Let $f : \mathbb{R} \rightarrow \mathbb{R}$ and $g : \mathbb{R} \rightarrow \mathbb{R}$ are two uniform continuous functions. Which of the following options are correct and why?

  1. $f(g(x))$ is uniformly continuous.

  2. $f(g(x))$ is continuous but not uniformly continuous.

  3. $f(g(x))$ is continuous and bounded.

My attempt:

Every uniformly continuous function maps a Cauchy sequence to a Cauchy sequence. (Here I have a doubt, as the converse may not be true). So if $\{x_n\}$ be a Cauchy sequence, $\{f(x_n)\}$ and $\{g(f(x_n))\}$ both will be Cauchy sequence. So $g(f(x))$ will be uniformly continuous, i.e. 1 is true.

Composite function of two continuous functions will be continuous. As 1 is true, 2 is false.

$f(x) = x $ is uniformly continuous. $g(x) = \log(x)$ is uniformly continuous in $[1,\infty)$. So $g(f(x)) = \log(x)$ is uniformly continuous in $[1, \infty)$, but not in $\mathbb{R}$.

Thank you for your help.


2 Answers 2

  • Option $(1):$ True:

    Choose $\epsilon>0.$

    Then $\exists~\delta_1>0$ such that $|x_1-x_2|<\delta_1$$\implies|f(x_1)-f(x_2)|<\epsilon.$

    For above $\delta_1>0~\exists~\delta>0$ such that $|x_1-x_2|<\delta$$\implies|g(x_1)-g(x_2)|<\delta_1.$

    Consequently, $|x_1-x_2|<\delta$$\implies|(f\circ g)(x_1)-(f\circ g)(x_2)|<\epsilon.$

  • Options $(2),~(3):$ Not necessarily true:

    Take $f(x)=g(x)=x$ on $\mathbb R.$

    Then $f,g$ are uniformly continuous on $\mathbb R.$

    Note $(f\circ g)(x)=x$ is unbounded and uniformly continuous on $\mathbb R.$


Your suspicion is justified. The argument you give for the validity of 1 is faulty since it only shows the composite preserves Cauchy sequences, but it does not show that the composite is uniformly continuous. Try working directly with the definition of uniform continuity instead to give a direct proof.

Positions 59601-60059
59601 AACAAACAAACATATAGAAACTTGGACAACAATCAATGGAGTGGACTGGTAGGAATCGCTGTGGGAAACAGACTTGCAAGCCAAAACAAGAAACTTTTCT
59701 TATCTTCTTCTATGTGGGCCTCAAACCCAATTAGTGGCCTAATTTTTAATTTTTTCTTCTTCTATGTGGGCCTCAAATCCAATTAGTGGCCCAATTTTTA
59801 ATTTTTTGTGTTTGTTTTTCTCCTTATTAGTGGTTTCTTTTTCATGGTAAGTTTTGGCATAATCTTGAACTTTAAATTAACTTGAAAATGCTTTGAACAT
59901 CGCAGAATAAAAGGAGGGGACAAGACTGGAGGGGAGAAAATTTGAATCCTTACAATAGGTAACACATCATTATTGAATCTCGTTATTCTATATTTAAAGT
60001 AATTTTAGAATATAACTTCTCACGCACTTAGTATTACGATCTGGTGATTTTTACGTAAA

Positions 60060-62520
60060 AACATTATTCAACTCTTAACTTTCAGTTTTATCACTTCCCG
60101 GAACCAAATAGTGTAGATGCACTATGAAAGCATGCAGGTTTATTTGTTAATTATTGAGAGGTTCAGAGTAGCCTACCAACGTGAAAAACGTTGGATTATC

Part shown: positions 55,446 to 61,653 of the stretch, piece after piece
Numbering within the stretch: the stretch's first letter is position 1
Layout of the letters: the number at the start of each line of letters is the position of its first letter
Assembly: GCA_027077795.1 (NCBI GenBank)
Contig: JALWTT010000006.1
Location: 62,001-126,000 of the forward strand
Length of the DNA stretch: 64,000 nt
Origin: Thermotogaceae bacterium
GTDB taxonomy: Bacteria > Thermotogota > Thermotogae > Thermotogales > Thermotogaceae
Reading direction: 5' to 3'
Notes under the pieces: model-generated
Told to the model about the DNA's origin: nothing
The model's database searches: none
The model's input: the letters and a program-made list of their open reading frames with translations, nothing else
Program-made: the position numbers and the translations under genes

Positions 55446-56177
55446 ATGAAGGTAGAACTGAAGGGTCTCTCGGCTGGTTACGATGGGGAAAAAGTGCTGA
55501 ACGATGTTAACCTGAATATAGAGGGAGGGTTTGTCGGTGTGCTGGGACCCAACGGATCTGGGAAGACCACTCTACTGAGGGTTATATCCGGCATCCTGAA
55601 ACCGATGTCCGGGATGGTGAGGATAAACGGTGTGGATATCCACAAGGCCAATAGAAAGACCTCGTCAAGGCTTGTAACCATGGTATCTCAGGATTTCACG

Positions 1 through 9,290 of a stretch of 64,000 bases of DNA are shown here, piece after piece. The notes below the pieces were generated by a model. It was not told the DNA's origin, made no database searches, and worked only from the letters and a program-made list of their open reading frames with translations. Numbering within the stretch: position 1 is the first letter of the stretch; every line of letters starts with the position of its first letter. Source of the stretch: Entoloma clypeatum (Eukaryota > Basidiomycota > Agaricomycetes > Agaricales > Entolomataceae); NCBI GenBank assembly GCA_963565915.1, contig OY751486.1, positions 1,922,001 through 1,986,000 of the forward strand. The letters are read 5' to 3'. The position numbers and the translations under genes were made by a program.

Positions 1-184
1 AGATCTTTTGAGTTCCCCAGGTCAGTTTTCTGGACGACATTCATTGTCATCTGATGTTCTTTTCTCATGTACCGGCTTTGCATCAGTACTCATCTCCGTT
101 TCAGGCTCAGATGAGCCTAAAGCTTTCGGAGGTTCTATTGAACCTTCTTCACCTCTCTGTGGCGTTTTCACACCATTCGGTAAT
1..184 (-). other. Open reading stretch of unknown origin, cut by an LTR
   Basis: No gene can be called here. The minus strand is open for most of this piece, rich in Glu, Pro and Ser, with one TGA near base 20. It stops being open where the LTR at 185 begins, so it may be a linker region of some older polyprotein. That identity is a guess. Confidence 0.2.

You can make things easier with the counter example to 3: Take $f(x)=g(x)=x$ on $\mathbb R$.

  • $\begingroup$ Thank you for your hint. So 1 is true and 2, 3 are false. Please check the proof for 1. For any $\epsilon > 0$, $\exists$ $\delta > 0$ s.t. $|f(x) - f(y)| < \epsilon$ whenever $|x - y| < \delta$ because of uniform continuity of $f$. As $g$ is uniformly continuous $|g(f(x)) - g(f(y))| < \epsilon'$ whenever $|f(x) -f(y)| < \epsilon$ whenever $|x - y| < \delta$. So $g(f(x))$ is uniformly continuous. $\endgroup$
    – Supriyo
    Nov 21, 2013 at 14:00
  • $\begingroup$ @IttayWeiss : Sorry but I do not understand what you mean by the composite preserving cauchy sequences but the composite not being cauchy. What is the difference between the two? What is it like a function being cauchy? $\endgroup$
    – user118494
    Aug 21, 2015 at 13:30
  • $\begingroup$ is it possible to say that if $f, g$ are bounded and uniformly continuous then the composition $f \circ g$ is uniformly continuous? $\endgroup$
    – Noa Even
    Jan 7, 2019 at 8:24

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